Thesis Update: The Thick of It

You know, it doesn’t seem all that long ago that I promised that this blog would be all about upcoming chapter revisions, snippets of thesis writing and, well, a diary of how I was/am getting closer and closer to completion. I suspect I only really managed to keep that up for about two weeks, then I didn’t post anything for a while, and then it was back to sporadic postings borne of a need to make it look as if the blog was being updated.

Sigh.

Still, the Christchurch Earthquake material seems to have resonated with my now tripled-in-size audience and I have plans to spend a bit of time looking in/over the local version of the Chemtrails story. I also have enough new material to eventually write another post in the earthquake series. Indeed, I’m seeing a host of potential articles on matters local post the thesis.

Ah, post the thesis. What a wonderful term, and one I am beginning to believe has a truth value of “1.” Work has slowed down slightly; I had hoped to be at the end of the drafting process and in the final revision stage by now, but the latest chapter has spawned a child.

Chapter 7 (although it could end up being chapter four or five) is my analysis of the Inference to Any Old Explanation and how I think that explains our prima facie suspicion of conspiracy theories (because conspiracy theories require an Inference to the Existence of a Conspiracy and most, but not all, Inferences to the Existence of a Conspiracy are Inferences to Any Old Explanation) and, for a time, I thought that one way to explicate the Inference to Any Old Explanation was to talk about how we can design explanatory hypotheses to get the results we want. I have been persuaded that this design hypothesis of mine, which now goes by the much more inelegant but accurate name of “Selective Evidence,” really isn’t part and parcel of my analysis of Inferences to Any Old Explanation and is a separate idea which deserves its own chapter.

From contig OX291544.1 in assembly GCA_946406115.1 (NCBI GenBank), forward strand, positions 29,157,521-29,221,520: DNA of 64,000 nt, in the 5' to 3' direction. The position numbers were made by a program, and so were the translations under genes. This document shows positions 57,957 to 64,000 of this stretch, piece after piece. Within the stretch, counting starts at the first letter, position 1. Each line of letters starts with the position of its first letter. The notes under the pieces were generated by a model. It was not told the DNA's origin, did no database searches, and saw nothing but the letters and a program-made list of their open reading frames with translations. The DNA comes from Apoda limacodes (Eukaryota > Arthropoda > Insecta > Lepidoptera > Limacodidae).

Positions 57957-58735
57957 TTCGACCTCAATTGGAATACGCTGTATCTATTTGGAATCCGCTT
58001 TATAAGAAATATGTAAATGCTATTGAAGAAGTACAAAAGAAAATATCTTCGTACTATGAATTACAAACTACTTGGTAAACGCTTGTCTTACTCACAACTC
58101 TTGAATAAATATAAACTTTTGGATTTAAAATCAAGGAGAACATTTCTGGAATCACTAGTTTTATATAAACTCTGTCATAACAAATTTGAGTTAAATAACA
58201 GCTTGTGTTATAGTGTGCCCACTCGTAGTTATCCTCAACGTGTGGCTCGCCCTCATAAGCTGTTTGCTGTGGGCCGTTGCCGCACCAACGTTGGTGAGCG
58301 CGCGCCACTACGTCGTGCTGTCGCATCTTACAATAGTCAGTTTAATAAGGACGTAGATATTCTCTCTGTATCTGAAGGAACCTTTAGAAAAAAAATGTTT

Which it is getting.

So, that’s the work in progress update. I would write more but, really, I should write less here and put the effort of the next paragraph or two into the open window on screen two, the one entitled “Inference2.tex.”

Trah.


About Matthew Dentith

Author of "The Philosophy of Conspiracy Theories" (Palgrave Macmillan), Matthew Dentith wrote his PhD on epistemic issues surrounding belief in conspiracy theories. He is a frequent media commentator on the weird and the wonderful, both locally and internationally. On occasion he can be caught dreaming about wax lions but, mostly, it is rumoured he works for elements of the New World Order.